It is not just believing in Jesus that matters, it is also becoming like Him that matters.
My sisters and brothers, tomorrow’s transfiguration is God’s promised reality in store for each of us.
Those who are wise will shine like the heavens, like the stars for ever and ever. (Daniel 12:13)
The righteous will shine like the sun. (Matthew 13:43)
You will be transformed by the renewal of your mind. (Romans 12:2)
We are to be transformed into the same image [as Jesus]. (2 Corinthians 3:18)
The Resurrection Body (1 Corinthians 15:35-58)
God loves to surprise us by His power and His generosity and His love. That God is already dwelling in the heart of each of us, preparing our transfiguration.
The transfiguration of Moses and Elijah and Jesus that we witness today neither began nor ended on that mountaintop. Each of them persevered over a long, long time in coming to know, in actively serving, and in deepening their loyalty and love for their Creator. They were transformed in the process. We might ponder that process during the next forty days and forty nights. Where are we on the journey of our own transfiguration process?
Today we caught a glimpse of God’s glory. We see that resurrection is not resuscitation but much more. We learn that resurrection is transfiguration brought to life. We sense that God may use transfiguration encounters to prepare and direct us not just for enduring suffering, but to be bearers of His light and love. In this world of crosses, He strengthens us so that we will not break, but so that we will take heart in our coming transfiguration.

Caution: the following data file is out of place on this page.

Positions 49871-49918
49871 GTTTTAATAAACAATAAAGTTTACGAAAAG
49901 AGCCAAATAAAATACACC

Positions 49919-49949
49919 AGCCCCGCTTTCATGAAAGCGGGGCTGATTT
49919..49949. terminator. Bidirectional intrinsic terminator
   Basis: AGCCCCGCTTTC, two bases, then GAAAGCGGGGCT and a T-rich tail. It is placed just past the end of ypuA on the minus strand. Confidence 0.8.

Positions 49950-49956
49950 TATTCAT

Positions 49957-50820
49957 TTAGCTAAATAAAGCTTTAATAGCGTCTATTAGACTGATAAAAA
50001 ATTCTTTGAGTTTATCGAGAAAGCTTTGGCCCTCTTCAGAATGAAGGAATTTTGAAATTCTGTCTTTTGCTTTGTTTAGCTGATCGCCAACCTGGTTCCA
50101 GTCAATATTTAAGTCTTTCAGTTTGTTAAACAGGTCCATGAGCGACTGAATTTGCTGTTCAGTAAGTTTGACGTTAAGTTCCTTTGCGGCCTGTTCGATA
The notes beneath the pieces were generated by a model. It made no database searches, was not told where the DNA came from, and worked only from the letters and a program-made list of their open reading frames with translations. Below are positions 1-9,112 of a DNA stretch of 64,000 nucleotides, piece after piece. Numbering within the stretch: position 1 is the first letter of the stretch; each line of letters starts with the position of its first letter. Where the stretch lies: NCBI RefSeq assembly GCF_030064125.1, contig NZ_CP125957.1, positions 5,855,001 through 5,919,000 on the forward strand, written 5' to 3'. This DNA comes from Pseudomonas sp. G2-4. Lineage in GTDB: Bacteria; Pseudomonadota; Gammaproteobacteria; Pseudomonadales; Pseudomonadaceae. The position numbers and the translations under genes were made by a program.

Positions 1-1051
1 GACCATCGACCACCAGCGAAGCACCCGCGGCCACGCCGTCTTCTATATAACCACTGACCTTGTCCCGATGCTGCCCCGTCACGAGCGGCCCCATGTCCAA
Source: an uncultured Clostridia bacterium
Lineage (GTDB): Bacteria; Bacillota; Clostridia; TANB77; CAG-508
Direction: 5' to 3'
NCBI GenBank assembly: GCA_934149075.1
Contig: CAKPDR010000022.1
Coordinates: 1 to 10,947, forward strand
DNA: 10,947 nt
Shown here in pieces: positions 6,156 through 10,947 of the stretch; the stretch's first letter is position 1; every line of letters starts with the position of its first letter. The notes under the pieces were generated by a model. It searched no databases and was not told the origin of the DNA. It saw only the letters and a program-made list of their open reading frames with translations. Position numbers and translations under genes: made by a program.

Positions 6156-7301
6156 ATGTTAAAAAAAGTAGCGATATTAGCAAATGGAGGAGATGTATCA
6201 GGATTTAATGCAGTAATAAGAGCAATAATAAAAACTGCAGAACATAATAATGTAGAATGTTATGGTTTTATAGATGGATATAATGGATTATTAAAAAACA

And as dramatic as it is, we also learn this morning that God is more than a thundering voice shrouded in a brilliant cloud. Remember towards the end of the reading? God is also that compassionate hand of Jesus laid gently upon our shoulder and that quiet assuring voice that says Get up and do not be afraid.
Perhaps this Lenten Season, we will begin with the reflection that Lent is not about what we are going to give up. Maybe this Lent will be more about what we are going to give to. May this Lent be a blessed part of our transfiguration process!
In this morning’s worship bulletin, you will find a slip of paper. You are invited
- To write on one side, in one or two words (God will fill in the rest) and tell God how you hope He will transform your life, then,
- On the other side, write and tell God how you hope to help transform the life of another.
- Then place that slip in the offering plate as a spiritual offering.
In the name of the God who creates life,
In the name of the Savior who loves life, and in the name of the Spirit who is the fire of life, amen.
Thinking About the Scripture
What words, phrases or images from today’s Scripture caught your attention?
What was one mountaintop experience in your life?
Who would you take to meet Jesus?
Why did Jesus choose Peter, James, and John to accompany him?
What is significant about God’s voice and message?
How has God told you that you are His child and that He loves you?
What spot in your life was for you, most like the transfiguration?
How does suffering shape your view of Jesus’ identity and mission?